Will China tolerate families' Malaysia plane protest?
It was a dramatic day for the Chinese families of those aboard the missing plane. After days of waiting at a Beijing hotel for information, they have become increasingly angry and frustrated with the Malaysian authorities.
They feel that, all along, the Malaysian government, military and airline officials have hidden information about the search for their relatives.
The vast majority of the family members believe their parents, sisters, brothers and children are still alive, somewhere.
Monday's announcement from the Malaysian prime minister appears to have pushed the families past the boiling point.
Why would the Malaysians give up hope for the search before locating the plane, they asked.
On Tuesday, the families showed they were not willing to wait patiently for answers any longer.
Critical of Beijing
They organised themselves into an effective pressure group, pushing past Chinese police lines multiple times and launching a rare public march on the streets of Beijing.
Yelling "We want the truth!" and "The Malaysians are murderers!", they reached the embassy in less than an hour.
The protest yielded some results. Shortly after they were bussed back to the hotel where they have camped for the past two weeks, the families met with the Malaysian ambassador and several relatively high-ranking Chinese officials from the central government.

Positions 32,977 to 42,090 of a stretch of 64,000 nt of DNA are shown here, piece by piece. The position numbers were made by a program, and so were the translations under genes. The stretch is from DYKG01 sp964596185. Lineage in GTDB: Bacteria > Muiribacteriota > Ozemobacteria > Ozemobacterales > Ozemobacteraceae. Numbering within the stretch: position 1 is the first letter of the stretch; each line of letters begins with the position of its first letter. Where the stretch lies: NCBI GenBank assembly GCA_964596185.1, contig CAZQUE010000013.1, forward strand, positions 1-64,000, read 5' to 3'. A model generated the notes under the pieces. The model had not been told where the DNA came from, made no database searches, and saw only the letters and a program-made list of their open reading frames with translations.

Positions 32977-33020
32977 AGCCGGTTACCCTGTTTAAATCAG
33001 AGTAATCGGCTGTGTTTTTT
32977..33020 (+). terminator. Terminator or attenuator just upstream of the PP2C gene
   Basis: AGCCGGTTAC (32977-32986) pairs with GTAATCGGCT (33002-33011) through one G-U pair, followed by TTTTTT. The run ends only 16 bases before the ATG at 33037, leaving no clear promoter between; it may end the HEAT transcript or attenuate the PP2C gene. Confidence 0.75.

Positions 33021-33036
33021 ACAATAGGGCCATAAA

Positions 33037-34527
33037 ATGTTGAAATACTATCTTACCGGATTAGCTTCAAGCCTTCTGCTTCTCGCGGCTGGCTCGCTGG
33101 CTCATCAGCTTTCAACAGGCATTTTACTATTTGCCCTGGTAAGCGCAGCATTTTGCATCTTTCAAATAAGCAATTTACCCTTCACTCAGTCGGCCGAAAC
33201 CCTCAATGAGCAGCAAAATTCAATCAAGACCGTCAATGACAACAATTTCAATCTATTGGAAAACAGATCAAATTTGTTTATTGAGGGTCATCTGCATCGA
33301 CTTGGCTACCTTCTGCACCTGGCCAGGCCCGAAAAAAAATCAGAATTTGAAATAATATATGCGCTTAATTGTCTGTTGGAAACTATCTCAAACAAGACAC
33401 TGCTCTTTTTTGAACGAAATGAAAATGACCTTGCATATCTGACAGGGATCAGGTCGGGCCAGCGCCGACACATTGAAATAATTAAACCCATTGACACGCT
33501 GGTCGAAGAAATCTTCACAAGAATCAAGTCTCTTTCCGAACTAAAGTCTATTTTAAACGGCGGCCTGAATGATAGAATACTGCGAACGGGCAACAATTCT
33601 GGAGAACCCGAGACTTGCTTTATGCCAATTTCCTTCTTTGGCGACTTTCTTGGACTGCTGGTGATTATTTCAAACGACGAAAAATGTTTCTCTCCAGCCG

But notably, the families also seem to become more critical of Beijing.
At the start of the meeting, the BBC has learnt, a representative of the family group told the other relatives that they were not strong enough to demand answers from the Malaysians on their own. They needed their own government, the Communist leadership in Beijing, to support them.
A few minutes later, several high-ranking Chinese officials arrived in the meeting room, the deputy secretary of the State Council and the deputy transportation minister among them.
After delivering brief speeches, the Chinese delegation got up to leave, but they were quickly shouted down by the families.
"We need our government to work for us," shouted some of the relatives. "The Chinese and Malaysian governments are the same. They're all corrupt."
Others leapt to the Chinese government's defence: "Long live Chairman Xi," they yelled, referring to Chinese President Xi Jinping.
The ruckus continued when the Malaysian ambassador arrived at the meeting, two independent sources have confirmed to the BBC. He was cursed by the Chinese relatives and many questions were shouted in his direction.
At one point, we are told, the Malaysian ambassador wanted to leave, but the Chinese families wanted to force him to stay with them.
The Chinese authorities intervened to allow the ambassador to leave the meeting room, to the disgust of some of the relatives.
If anger continues to build against the Chinese leadership, the families could be entering very dangerous territory.
In the past, the Communist authorities tolerated mild protests by groups who had been publicly wronged, including parents whose children were sickened by tainted milk formula or families who lost children when their schools collapsed during the 2008 Sichuan earthquake.
However, in both of those instances, Beijing's patience for those groups quickly ended once the families organised and began issuing demands.
Chinese police are now preventing journalists from meeting family members inside the Beijing hotel where the relatives receive their daily briefings - an ominous sign that the government will not accept any more public protests.